TD Bank-First Horizon meltdown has traders scrambling for protection

Article content

Merger arbitrage traders were expecting hiccups in Toronto-Dominion Bank’s proposed takeover of First Horizon Corp., but they were unprepared for what happened on May 5 when the US$13.4 billion transaction melted down.

Article content

The deal spread had been widening in recent months, as some traders were anticipating a price cut. But a total collapse weeks ahead of the May 27 deadline was not in the cards. Now, these traders are desperately seeking protection in a market that’s reluctant to give it as First Horizon shares nosedive.

Article content

“It’s painful,” said Cabot Henderson, who focuses on arbitrage and special situations at JonesTrading. “The pain comes from arbs who were generally positioning for a price cut and not a full break, and are now scrambling to limit downside in an industry experiencing a rolling crisis.”

The banks scrapped the proposed takeover early on May 4 after they said they couldn’t see a clear path to regulatory approval. That slammed First Horizon shareholders, who had already endured a month-long roller-coaster ride with the stock trading as high as US$24.90 in late February before TD said the deal may be delayed by regulators.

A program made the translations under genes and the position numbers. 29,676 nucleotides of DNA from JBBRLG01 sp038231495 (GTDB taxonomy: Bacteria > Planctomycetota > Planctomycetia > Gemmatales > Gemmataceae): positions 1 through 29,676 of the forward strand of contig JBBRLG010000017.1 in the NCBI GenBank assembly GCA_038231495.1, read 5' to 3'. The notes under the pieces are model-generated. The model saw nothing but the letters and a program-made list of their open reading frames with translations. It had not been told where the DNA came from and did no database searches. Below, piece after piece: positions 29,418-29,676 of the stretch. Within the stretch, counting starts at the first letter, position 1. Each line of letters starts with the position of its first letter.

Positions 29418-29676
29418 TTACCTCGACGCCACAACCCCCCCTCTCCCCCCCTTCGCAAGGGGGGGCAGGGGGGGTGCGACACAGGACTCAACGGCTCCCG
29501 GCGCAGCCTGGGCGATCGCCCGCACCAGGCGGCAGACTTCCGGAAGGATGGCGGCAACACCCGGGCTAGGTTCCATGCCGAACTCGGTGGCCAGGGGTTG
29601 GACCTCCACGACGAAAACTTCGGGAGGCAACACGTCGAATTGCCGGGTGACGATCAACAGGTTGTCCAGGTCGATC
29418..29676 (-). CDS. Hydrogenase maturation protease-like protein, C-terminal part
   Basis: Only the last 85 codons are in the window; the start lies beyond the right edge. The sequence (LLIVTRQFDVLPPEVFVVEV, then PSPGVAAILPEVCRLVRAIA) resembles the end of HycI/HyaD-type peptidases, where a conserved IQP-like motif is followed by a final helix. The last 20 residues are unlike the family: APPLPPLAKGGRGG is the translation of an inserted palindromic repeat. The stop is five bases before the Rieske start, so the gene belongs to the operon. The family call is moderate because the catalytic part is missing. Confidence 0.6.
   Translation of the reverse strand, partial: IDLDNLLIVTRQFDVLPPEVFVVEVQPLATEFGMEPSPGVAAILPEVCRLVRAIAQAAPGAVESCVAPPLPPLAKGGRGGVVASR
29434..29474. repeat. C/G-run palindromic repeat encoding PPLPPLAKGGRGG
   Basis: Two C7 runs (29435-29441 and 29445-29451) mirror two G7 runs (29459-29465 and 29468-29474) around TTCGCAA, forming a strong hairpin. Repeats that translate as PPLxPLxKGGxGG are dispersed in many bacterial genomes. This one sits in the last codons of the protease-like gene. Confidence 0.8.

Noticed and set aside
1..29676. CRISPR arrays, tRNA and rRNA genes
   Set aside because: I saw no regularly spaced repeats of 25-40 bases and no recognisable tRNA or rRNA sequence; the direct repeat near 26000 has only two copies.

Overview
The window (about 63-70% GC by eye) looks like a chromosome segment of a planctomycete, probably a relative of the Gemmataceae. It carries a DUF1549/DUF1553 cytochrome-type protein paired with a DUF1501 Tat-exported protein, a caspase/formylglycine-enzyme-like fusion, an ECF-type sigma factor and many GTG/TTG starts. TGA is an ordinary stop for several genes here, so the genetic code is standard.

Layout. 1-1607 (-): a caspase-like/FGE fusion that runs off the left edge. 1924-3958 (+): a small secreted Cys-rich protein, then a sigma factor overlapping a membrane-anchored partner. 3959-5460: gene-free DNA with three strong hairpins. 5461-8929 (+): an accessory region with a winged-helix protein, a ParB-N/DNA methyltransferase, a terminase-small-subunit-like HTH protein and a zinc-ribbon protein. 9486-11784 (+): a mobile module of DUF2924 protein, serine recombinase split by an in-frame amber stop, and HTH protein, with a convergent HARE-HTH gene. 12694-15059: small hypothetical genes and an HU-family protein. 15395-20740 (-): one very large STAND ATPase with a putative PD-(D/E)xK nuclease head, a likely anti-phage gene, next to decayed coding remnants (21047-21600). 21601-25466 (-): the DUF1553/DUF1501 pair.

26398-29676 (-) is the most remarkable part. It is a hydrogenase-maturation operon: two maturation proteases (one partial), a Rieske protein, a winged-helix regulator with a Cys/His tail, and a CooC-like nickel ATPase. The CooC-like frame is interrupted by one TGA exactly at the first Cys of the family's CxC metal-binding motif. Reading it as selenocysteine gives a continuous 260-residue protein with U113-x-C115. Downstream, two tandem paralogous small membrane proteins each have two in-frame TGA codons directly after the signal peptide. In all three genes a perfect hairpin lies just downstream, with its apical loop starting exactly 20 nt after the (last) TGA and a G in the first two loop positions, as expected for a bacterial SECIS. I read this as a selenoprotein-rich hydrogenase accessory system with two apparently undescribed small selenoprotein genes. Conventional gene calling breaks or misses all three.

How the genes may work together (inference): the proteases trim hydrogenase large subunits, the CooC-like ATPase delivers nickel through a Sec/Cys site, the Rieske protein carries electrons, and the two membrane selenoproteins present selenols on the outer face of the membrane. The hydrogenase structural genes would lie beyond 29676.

Article content

That was compounded by the continuous pressure on regional banks after the failure of Silicon Valley Bank in March. The stock closed at US$15.05 on May 3, 40 per cent below TD’s US$25 offer. It tumbled as much as 40 per cent on May 4 to a low of US$8.99.

Now, with the deals collapsed and merger-arbitrage traders forced to unwind their positions, the focus shifts to how much First Horizon is worth as a standalone company. That’s challenging considering the turmoil swirling around regional banks as PacWest Bancorp and Western Alliance Bancorp lead a renewed slide in US lenders.

Jefferies analyst Casey Haire pegged First Horizon’s fundamental value between US$11 and US$13 per share based on metrics with comparable firms, according to a research note.

The Memphis-based bank looks like it’s in decent shape relative to its peers, at least in isolation, said JonesTrading’s Henderson.

“But given all the turbulence in the sector and the fact that you have to think fundamental investors are not in a buying mood right now, the price recovery could take a while,” he added.

Scroll to Top